Malaysia

Manufacturers group: Critical to develop foreign worker recruitment policy and system in Malaysia


Foreign workers wait to be screened for Covid-19 at Padang Polo, George Town May 14, 2020. — Picture by Sayuti Zainudin
Foreign workers wait to be screened for Covid-19 at Padang Polo, George Town May 14, 2020. — Picture by Sayuti Zainudin

KUALA LUMPUR, Jan 25 — The Federation of Malaysian Manufacturers (FMM) opined that it is critical and expeditious for Malaysia to have a foreign worker recruitment policy based on a system that supports sector- and company-demand based requirements in order to accelerate business and economic recovery.

The policy must be supported by “a credible, consistent and transparent system”, FMM said in a statement today.

While FMM is supportive of the removal of the special quota for foreign workers to certain parties, which could be open to “possible misuse and abuse” resulting in excessive entry and the possibility of foreign worker human trafficking issues, business operations have been hampered by acute manpower challenges in the unskilled manpower positions.

The statement, signed off by president Tan Sri Soh Thian Lai, said FMM had previously indicated that in order for industries — especially export-based companies — to return to pre-pandemic level, the general skill labour conditions this year must have more than a 600,000-strong foreign labour workforce.

This is to fill the gaps which arose as a result of the sharp drop in foreign workers in the manufacturing sector in 2021 compared with pre-Covid-19 in 2019. This came about because employers were unable to get replacements for their foreign workers who had returned to their respective countries.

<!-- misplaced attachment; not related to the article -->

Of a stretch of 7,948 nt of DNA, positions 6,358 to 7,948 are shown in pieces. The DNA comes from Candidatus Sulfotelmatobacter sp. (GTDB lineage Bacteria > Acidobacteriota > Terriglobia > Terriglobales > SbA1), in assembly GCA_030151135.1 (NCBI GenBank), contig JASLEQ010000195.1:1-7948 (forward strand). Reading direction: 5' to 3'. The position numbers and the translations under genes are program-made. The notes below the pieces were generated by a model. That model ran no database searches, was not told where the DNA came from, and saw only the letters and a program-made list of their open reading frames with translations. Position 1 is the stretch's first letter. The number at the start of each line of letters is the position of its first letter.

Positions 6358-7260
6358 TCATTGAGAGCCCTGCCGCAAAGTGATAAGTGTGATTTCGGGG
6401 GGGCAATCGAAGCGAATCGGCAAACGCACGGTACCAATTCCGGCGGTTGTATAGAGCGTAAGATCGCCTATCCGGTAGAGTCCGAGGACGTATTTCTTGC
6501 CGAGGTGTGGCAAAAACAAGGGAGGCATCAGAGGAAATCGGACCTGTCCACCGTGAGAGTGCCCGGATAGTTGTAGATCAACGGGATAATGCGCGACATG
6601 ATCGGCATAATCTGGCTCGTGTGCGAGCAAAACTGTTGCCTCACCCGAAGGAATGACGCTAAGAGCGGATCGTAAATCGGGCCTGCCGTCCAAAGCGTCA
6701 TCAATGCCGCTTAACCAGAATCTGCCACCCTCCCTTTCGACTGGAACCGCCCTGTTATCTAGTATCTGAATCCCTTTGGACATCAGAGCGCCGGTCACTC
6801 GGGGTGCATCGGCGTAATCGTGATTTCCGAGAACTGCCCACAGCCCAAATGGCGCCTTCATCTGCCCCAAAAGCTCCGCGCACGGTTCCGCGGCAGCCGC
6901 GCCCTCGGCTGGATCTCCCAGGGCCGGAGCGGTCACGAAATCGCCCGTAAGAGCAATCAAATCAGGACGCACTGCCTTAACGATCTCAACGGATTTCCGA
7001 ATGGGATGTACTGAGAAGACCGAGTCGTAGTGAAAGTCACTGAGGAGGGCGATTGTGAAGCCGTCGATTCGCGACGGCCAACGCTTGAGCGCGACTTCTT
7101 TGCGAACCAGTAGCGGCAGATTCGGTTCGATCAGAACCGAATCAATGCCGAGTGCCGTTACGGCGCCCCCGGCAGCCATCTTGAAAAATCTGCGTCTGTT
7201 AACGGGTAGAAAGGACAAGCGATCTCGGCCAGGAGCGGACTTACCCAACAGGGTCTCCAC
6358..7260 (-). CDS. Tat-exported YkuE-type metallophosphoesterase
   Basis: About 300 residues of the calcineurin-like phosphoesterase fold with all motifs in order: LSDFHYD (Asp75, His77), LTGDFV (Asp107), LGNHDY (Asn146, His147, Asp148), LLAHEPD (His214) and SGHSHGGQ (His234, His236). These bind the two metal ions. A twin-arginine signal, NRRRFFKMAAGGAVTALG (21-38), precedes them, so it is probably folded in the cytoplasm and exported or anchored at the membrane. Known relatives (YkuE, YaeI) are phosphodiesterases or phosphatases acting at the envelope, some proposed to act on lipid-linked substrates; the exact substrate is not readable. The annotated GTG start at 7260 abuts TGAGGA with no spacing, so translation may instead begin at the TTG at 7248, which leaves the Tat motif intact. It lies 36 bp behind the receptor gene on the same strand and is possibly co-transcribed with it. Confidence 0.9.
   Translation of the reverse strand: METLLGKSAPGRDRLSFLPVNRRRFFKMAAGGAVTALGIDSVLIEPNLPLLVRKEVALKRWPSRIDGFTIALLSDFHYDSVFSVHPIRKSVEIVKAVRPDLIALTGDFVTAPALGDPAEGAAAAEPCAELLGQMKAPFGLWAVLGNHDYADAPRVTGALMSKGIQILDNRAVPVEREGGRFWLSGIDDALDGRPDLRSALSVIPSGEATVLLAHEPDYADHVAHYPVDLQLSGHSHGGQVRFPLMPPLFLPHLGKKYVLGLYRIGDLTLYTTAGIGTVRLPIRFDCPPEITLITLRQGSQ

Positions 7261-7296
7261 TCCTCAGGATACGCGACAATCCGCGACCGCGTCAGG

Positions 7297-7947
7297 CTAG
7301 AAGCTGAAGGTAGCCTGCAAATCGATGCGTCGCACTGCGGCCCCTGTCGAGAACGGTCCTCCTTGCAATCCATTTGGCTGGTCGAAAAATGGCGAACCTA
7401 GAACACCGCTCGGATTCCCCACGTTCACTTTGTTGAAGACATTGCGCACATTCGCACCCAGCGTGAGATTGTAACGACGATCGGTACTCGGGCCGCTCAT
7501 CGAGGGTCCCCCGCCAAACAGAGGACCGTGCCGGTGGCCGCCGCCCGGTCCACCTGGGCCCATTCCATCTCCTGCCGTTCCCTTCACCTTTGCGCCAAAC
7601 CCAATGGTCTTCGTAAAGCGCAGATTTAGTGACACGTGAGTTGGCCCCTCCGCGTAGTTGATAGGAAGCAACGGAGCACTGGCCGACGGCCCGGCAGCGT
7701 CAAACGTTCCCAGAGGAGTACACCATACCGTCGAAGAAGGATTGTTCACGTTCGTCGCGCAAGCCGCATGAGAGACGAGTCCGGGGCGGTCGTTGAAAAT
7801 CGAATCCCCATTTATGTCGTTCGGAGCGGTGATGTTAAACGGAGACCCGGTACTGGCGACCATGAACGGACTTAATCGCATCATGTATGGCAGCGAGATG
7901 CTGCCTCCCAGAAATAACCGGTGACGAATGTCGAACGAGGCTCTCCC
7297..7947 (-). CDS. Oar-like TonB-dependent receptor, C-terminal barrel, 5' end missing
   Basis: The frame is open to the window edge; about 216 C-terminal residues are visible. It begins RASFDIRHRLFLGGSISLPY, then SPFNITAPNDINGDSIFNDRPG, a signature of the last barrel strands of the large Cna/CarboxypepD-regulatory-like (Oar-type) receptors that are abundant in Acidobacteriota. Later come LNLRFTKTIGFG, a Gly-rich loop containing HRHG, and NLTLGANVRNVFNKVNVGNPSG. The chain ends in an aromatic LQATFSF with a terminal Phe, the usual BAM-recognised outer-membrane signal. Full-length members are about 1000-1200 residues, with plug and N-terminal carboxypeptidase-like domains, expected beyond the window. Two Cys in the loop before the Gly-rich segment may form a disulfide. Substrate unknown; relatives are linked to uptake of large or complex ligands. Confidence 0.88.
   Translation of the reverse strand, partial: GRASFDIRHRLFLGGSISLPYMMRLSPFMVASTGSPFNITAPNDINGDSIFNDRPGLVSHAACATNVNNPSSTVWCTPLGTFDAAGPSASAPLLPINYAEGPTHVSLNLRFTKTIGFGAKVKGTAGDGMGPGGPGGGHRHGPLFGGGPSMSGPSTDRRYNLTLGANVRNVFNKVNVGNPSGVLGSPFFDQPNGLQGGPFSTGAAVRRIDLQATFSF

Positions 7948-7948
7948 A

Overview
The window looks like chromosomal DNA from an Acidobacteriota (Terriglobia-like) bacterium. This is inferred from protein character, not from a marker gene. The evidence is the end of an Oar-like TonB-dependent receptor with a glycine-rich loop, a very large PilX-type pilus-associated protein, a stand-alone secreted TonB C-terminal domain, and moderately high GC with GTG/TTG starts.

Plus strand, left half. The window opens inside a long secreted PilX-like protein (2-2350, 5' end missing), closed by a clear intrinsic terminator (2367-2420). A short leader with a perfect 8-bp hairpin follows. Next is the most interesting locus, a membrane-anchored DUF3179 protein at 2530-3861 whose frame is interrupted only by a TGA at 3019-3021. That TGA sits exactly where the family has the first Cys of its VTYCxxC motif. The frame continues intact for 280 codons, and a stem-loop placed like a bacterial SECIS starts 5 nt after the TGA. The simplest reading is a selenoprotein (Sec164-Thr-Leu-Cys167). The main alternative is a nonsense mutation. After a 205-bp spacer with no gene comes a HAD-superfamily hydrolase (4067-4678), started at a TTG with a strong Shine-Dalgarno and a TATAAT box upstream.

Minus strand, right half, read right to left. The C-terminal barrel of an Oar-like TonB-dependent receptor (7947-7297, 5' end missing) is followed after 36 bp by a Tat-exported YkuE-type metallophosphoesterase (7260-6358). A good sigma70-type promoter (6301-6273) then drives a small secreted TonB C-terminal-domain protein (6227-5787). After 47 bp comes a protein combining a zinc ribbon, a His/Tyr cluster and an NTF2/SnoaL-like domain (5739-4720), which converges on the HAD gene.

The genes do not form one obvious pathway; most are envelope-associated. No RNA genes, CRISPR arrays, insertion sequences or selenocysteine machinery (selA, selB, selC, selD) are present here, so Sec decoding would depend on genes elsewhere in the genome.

FMM said the situation must be addressed in order to aid business revival, otherwise the recovery could be derailed.

We urge the concerned authorities to put their act together to resolve, facilitate and approve the importation of foreign workers urgently, Soh said.

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“The post-pandemic business landscape is very competitive,’’ he said, adding that companies may lose customers. They also risk possible relocation of manufacturing base by the principal company.

FMM is also seeking more clarity on the foreign worker recruitment process including the changes that have been introduced. This includes the standard operating procedures (SOP) on foreign workers entry and the  new terms agreed upon in the memorandum of understanding with the source countries.

It also requests the details be released early including having engagements with the stakeholders to ensure that the procedures are workable and result in a win-win outcome for all.

Soh said “any changes should be progressive and enhance efficiency of the system” including moving the entire process online, preferably involving only one ministry/agency for approval.

Soh also thanked the government for deferring the implementation of the multi-tier levy mechanism to July 1 this year. He is also seeking details of the multi-tier levy to give industries the time to plan and adjust to the new system and to factor in any rise in cost. — Bernama



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